How to Read Piano Music

How to Read Piano Music image

There’s good news and bad news when it comes to reading piano music.

First, the good news: written music is designed for the piano.

The piano and standard musical notation go together like peanut butter and jelly. All other instrumentalists gnash their teeth in frustration when they realize how perfectly the piano goes with standard notation.

My primary instrument is the guitar, and I clearly remember the moment when I had learned enough about music notation to walk past a keyboard, stop and smack my forehead in astonishment.

The piano corresponds directly and easily to music notation–1 key, 1 note on the staff. What could be simpler? Where my guitar often has two or three different positions where I could play a particular note on the staff, any given note on the staff always and only refers to a specific key on the piano.

This makes reading music for the piano a breeze in comparison to many other instruments.

But, alas, there is bad news: due to the two hands involved in playing piano, you have to learn to read not one but two lines of music on two different clefs at the same time.

This can be tricky at first. Just when you thought learning to read music was hard, you have to learn to read two different lines of music where notes on the treble clef refer to one set of pitches while notes on the bass clef refer to a different set of pitches.

It can seem almost impossible to pull off when you first start out!

Introducing the Basics of Reading Music for Piano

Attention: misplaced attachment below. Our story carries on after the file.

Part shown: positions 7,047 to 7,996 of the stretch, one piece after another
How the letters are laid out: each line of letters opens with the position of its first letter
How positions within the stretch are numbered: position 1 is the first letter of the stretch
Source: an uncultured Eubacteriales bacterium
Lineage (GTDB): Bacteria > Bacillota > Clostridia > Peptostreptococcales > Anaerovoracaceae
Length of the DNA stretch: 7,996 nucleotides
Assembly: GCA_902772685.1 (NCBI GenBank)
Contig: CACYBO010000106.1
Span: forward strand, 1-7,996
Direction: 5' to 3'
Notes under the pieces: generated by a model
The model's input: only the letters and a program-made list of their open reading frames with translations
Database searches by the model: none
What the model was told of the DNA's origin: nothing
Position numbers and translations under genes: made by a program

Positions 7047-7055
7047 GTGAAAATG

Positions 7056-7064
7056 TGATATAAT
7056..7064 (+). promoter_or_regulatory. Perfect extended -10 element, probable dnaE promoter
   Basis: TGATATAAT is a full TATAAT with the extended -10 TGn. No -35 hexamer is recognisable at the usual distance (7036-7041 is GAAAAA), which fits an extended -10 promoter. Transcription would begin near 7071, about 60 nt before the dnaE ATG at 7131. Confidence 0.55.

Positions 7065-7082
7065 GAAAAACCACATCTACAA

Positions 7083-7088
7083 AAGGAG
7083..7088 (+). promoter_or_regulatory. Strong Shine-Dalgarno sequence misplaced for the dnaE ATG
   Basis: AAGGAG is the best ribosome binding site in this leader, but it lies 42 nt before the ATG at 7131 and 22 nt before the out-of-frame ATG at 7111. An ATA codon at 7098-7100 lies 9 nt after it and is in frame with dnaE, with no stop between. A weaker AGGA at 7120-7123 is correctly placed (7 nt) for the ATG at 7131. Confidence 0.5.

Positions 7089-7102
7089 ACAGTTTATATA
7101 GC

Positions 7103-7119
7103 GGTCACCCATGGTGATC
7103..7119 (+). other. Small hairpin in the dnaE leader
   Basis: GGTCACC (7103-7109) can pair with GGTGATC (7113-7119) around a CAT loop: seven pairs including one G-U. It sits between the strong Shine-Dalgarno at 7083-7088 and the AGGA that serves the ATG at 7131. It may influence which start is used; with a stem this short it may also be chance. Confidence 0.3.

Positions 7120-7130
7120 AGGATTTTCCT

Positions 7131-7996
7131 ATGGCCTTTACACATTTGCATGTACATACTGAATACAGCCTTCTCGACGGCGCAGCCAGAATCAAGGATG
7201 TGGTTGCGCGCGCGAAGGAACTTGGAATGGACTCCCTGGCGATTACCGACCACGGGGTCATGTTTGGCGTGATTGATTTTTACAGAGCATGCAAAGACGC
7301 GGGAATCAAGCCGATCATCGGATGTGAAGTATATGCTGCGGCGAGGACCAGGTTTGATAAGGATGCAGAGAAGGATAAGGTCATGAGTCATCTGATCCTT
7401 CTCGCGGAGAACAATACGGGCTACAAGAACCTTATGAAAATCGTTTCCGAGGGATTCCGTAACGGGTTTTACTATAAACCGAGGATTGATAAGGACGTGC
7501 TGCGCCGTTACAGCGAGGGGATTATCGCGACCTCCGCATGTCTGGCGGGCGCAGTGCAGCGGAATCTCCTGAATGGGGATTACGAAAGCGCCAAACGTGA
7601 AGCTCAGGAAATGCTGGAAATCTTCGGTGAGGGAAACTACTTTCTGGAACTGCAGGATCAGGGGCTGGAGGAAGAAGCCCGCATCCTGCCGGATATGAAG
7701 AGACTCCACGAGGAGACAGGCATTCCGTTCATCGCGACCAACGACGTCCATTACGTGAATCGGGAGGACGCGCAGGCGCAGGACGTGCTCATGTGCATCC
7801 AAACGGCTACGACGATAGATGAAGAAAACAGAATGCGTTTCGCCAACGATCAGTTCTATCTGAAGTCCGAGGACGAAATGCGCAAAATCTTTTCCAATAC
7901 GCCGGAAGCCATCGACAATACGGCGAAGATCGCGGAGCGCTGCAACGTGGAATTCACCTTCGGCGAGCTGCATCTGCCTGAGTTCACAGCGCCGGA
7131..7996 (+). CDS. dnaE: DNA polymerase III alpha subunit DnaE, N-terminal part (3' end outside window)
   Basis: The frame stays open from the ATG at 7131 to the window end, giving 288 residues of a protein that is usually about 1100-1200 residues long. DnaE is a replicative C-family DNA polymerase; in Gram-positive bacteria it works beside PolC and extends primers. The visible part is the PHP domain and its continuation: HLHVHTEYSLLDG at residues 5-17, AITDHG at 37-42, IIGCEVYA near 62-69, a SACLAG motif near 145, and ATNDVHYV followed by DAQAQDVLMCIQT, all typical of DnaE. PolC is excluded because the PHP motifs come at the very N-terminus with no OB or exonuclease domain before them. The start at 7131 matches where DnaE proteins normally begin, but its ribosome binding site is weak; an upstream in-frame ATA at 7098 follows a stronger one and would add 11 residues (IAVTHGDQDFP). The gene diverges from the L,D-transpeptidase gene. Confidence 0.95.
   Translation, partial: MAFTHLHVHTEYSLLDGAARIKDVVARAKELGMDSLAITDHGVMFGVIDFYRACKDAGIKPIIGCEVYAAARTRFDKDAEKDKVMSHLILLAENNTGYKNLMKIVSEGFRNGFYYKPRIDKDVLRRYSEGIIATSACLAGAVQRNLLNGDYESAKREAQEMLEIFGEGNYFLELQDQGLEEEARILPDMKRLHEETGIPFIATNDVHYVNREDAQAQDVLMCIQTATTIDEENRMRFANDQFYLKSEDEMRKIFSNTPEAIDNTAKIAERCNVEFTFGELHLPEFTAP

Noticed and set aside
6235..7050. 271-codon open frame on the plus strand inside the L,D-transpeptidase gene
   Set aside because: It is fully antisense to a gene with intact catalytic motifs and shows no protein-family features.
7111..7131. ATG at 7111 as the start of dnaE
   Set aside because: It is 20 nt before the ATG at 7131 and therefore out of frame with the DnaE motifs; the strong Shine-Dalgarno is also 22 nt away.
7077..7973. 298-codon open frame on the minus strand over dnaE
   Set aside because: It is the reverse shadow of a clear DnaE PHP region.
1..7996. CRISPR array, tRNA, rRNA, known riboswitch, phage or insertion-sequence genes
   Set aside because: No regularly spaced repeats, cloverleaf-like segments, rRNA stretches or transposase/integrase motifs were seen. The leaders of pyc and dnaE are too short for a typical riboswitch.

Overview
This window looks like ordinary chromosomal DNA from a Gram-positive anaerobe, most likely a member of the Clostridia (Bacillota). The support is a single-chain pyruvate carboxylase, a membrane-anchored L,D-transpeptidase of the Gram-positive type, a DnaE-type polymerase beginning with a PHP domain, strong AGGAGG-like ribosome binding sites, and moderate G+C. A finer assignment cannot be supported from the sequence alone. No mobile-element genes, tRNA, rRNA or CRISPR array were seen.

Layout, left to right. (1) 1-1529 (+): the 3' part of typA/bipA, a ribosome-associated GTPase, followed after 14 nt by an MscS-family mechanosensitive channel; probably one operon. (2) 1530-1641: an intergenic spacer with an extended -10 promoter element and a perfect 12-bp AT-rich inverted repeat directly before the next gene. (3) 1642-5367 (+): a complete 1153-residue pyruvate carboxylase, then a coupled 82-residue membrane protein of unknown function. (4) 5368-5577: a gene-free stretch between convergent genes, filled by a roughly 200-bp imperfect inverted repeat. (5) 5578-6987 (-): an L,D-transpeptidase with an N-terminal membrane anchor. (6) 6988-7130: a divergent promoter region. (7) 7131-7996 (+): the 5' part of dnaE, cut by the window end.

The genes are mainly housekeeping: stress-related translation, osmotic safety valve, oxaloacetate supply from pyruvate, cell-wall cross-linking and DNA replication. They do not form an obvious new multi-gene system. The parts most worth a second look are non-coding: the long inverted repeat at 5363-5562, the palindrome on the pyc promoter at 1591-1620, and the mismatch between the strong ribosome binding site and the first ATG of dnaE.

Honestly, the piano corresponds so precisely to how music works on the staff that if you’ve gone through other articles on this site, you won’t really need much extra information other than the simple fact that you’ll need to learn to work with both the Treble and Bass Clefs.

Here is what piano music looks like. The Treble Clef line is on the top while the Bass Clef line is on the bottom:
How to Read Piano Music

Often, piano music involves extremely different parts playing against each other in the left and right hands. Different rhythms and motifs intertwine with each other across musical passages in a piece. Written music for the piano can be extraordinarily complex and challenging.

That doesn’t mean that reading music for the piano is “hard” any more than speaking English is “hard.” It’s a totally learnable skill. Which leads us to the question: what’s the best way for you to learn to read music for the piano?

Reading music for the piano is a massive subject, and I can’t do it justice here in this site, which is dedicated more generally to people who want to learn to read music independent of a specific instrument or musical style.

However, I can point you to a great resource that not only helps you learn to read piano music but also gives you a thorough training in every aspect of making music on the piano.

The course is called Piano Wizard, and it is specifically designed to help total beginners take great strides in learning to play the piano. Definitely check it out if you’re looking for a solid resource to help you learn how to play the piano and read music for the piano.